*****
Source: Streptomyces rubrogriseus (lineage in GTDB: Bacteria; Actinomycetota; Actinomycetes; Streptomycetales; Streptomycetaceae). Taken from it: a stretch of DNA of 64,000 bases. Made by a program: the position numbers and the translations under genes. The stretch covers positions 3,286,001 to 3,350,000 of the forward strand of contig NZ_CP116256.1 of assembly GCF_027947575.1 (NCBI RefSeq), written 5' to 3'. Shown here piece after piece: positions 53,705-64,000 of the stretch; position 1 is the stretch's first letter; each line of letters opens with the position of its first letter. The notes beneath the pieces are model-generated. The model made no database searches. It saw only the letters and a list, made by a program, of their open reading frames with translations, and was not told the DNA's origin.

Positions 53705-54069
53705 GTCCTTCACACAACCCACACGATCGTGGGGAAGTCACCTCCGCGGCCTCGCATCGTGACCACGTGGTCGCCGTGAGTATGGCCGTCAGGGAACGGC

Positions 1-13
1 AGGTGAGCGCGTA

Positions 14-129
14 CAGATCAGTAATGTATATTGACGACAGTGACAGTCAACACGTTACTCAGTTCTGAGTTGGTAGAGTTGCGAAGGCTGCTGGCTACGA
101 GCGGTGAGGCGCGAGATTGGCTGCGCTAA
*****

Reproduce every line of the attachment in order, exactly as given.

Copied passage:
Source: Streptomyces rubrogriseus (lineage in GTDB: Bacteria; Actinomycetota; Actinomycetes; Streptomycetales; Streptomycetaceae). Taken from it: a stretch of DNA of 64,000 bases. Made by a program: the position numbers and the translations under genes. The stretch covers positions 3,286,001 to 3,350,000 of the forward strand of contig NZ_CP116256.1 of assembly GCF_027947575.1 (NCBI RefSeq), written 5' to 3'. Shown here piece after piece: positions 53,705-64,000 of the stretch; position 1 is the stretch's first letter; each line of letters opens with the position of its first letter. The notes beneath the pieces are model-generated. The model made no database searches. It saw only the letters and a list, made by a program, of their open reading frames with translations, and was not told the DNA's origin.

Positions 53705-54069
53705 GTCCTTCACACAACCCACACGATCGTGGGGAAGTCACCTCCGCGGCCTCGCATCGTGACCACGTGGTCGCCGTGAGTATGGCCGTCAGGGAACGGC

Positions 1-13
1 AGGTGAGCGCGTA

Positions 14-129
14 CAGATCAGTAATGTATATTGACGACAGTGACAGTCAACACGTTACTCAGTTCTGAGTTGGTAGAGTTGCGAAGGCTGCTGGCTACGA
101 GCGGTGAGGCGCGAGATTGGCTGCGCTAA